A subsequent trade sale, management buy-out (MBO) or initial public offering (IPO) of the business can take place in the future and, since the EOT must act in the best interests of the employees, the trustee would support a future exit if it realised sufficient value for the employees. An exit strategy can be agreed with the EOT at the time it becomes a shareholder, as with any other investor.

Key Qualifying Conditions

Due to their tax advantages, there are a number of conditions that need to be satisfied by both the company and the trust in order for the EOT to be tax efficient.

The Company

To carry out a qualifying sale to an EOT there are key conditions the company must meet:

  • the seller must be an individual or a trust, not another company,
  • the shares must be ordinary shares, not preference shares,
  • the company must be a trading company, or the principal company of a trading group, which broadly means that at least 80% of the activities must be trading activities,
  • the trust must acquire a controlling interest in the company (at least 51%); and
  • after the sale, at least 60% of the employees must not be significant shareholders.

The Trust

The trust which acquires the shares has to satisfy the following conditions:

  • the trust must generally be for the benefit of all employees of the company or group. The employees must benefit on the same terms, although employees who have worked for the company or group for less than a year can be excluded, and the trust can permit funds to be applied for charitable purposes,
  • the trust must exclude employees who in the last 10 years have previously owned 5% or more of the shares in the company (or of any class of shares in the company), or who on a winding-up would be entitled to 5% or more of the assets of the company, and anyone connected with such employees must likewise be excluded,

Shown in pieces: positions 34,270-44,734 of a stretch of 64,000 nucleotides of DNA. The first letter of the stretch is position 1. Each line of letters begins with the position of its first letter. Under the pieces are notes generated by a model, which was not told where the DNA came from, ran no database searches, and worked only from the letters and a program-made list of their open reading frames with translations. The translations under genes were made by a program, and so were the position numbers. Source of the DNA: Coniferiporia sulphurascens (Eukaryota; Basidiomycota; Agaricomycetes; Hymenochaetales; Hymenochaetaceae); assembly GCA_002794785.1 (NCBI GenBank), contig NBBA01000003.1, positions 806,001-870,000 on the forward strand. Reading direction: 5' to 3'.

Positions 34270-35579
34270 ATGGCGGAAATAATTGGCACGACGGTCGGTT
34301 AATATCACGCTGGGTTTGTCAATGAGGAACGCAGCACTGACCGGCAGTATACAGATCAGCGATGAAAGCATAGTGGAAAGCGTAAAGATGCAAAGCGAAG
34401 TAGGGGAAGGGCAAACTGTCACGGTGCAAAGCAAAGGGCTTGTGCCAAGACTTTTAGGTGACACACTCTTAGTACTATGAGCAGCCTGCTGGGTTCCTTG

• the trust can allow employees’ entitlements to vary with their remuneration, length of service or hours worked, but all eligible employees must have some entitlement; and
  • the trust cannot make loans to the employees.

How can Hamilton Blake help?

Hamilton Blake can help with structuring the introduction of an EOT, including liaising with the appropriate corporate lawyers in preparing the documentation, agreeing a share valuation for the shares to be sold, and taking you through the entire process of introducing an EOT as the majority shareholder of your company.

Completing the process of establishing an EOT with Hamilton Blake can be split into the following steps:

  1. Initial Call – We would seek to arrange an initial call with you to further explain what the introduction of an EOT means for both the company, its shareholders and its employees. This would also be an opportunity for us to answer any initial questions you have and also learn about you and your company so we can advise on which route will be most beneficial for you and your company.
  2. Initial Report – After the initial call we would produce a detailed note on the potential routes that would be available to your company, including an EOT as well as other potential routes such as an employee share scheme. This note would outline the different options and the tax implications for each: the company, the shareholders and the employees.
  3. Follow up call – We would then seek to arrange a follow up call to go through any further queries you have once we have collectively decided on the optimal route for your company we would then liaise with the appropriate corporate lawyers to discuss the legal aspects of any share restructure.
  4. Final report – Hamilton Blake would then produce a final report outlining the steps we intend to take and the tax implications of each stage. Should a purchase of shares be the preferred route this note would outline each of the legislative conditions and how they are satisfied.
  5. Drafting of clearance application – Upon a final review of the final report, we would then draft a clearance application to HMRC which would out outline each of the legislative conditions and how they are satisfied, such that you receive capital treatment on the disposal.
  6. Liaising with HMRC and corporate lawyers – HMRC will then either agree or disagree with our tax analysis or request further information. Once we receive clearance from HMRC, we will liaise with the appropriate corporate lawyers to draft all the necessary documentation.
  7. Implementation – Once all the legal documentation has been drafted we would then be in position to implement the introduction of an EOT and complete the trusts acquisition of the issued share capital in the company.

Should you have any queries about the process or whether a EOT may the right route for you and your company then please do not hesitate to contact us.